In 2010, when Nurzai was eight years old, a shoot-out at the Afghan-Iranian border separated him from his family. It was late at night, and Nurzai, his parents, his older brother, and his sister were trying to cross into Iran by automobile. Instead of being met by border guards, they found themselves negotiating with smugglers.
“They told us to get out of the car and walk,” says Nurzai. “We had been warned by the smuggler’s own henchmen that he was a thief and might kidnap children, even if we paid him . . . we thought that if we ran for it we might escape. They opened fire, spraying bullets everywhere. . . Everyone else ended up in one group and I was on my own.”
Nurzai, who prefers not to reveal his real name and hometown, is now a demure, soft-spoken fourteen-year-old. He has spent the last six years making his way, alone, to Greece—the first European foothold attainable from Asia. The fuzz on his upper lip suggests a high school sophomore, but his experiences, his composure as he relates them, and his very survival reveal a resourcefulness and maturity rarely found in adults, let alone children.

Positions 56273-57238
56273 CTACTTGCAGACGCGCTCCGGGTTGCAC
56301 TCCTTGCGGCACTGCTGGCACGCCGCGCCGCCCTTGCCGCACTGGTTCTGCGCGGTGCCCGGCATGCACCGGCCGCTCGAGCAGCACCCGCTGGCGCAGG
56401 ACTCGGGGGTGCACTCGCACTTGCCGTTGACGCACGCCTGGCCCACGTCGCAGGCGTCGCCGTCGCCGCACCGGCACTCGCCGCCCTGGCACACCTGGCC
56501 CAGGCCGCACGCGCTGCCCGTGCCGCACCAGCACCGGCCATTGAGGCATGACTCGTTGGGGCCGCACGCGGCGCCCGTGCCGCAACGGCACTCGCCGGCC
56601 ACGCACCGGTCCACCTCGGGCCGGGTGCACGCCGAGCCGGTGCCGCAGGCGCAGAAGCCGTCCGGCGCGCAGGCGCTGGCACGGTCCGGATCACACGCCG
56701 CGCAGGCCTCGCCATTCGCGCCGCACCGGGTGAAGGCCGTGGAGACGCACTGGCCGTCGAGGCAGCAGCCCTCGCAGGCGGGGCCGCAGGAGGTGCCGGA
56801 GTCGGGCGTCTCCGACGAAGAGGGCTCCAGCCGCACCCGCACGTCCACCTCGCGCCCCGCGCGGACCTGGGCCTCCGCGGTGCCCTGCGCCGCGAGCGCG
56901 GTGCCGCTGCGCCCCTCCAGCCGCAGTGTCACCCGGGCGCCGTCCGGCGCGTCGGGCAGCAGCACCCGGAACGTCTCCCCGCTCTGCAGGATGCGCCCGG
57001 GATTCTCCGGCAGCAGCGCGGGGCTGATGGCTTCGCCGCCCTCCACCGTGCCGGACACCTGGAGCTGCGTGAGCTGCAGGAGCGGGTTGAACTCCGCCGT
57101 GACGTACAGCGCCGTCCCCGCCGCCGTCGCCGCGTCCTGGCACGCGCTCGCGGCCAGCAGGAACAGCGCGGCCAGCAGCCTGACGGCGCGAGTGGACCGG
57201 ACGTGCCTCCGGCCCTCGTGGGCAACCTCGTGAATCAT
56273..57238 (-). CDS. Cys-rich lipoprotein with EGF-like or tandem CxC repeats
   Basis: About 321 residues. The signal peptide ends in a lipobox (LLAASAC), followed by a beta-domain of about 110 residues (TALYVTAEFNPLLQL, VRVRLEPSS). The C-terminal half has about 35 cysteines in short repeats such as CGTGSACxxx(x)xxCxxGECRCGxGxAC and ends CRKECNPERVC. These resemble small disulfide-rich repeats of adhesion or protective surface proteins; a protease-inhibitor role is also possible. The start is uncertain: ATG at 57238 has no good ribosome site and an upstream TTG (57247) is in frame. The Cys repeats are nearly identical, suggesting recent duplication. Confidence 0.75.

Nurzai’s family had reason to take great risks leaving Afghanistan. In the months preceding their attempted escape, a powerful neighbor sought their then ten-year-old daughter, Semiram, as a bride for his son. The two families met to discuss the match, but it went badly. “The man’s son was not a good kid,” recalls Nurzai. “He was a thief, and my father told the neighbor, ‘I cannot give you my daughter. She will not be happy with you.’ After that the problems began. They kept coming to our house and saying, ‘if you don’t give her to us we will kill you all.’” Nurzai’s father was a farmer with no political connections. In contrast, he says, “these people had power. They had the Taliban on their side and my father could do nothing about that.” After Nurzai’s older brother was beaten badly at school, the family locked itself up at home for several months.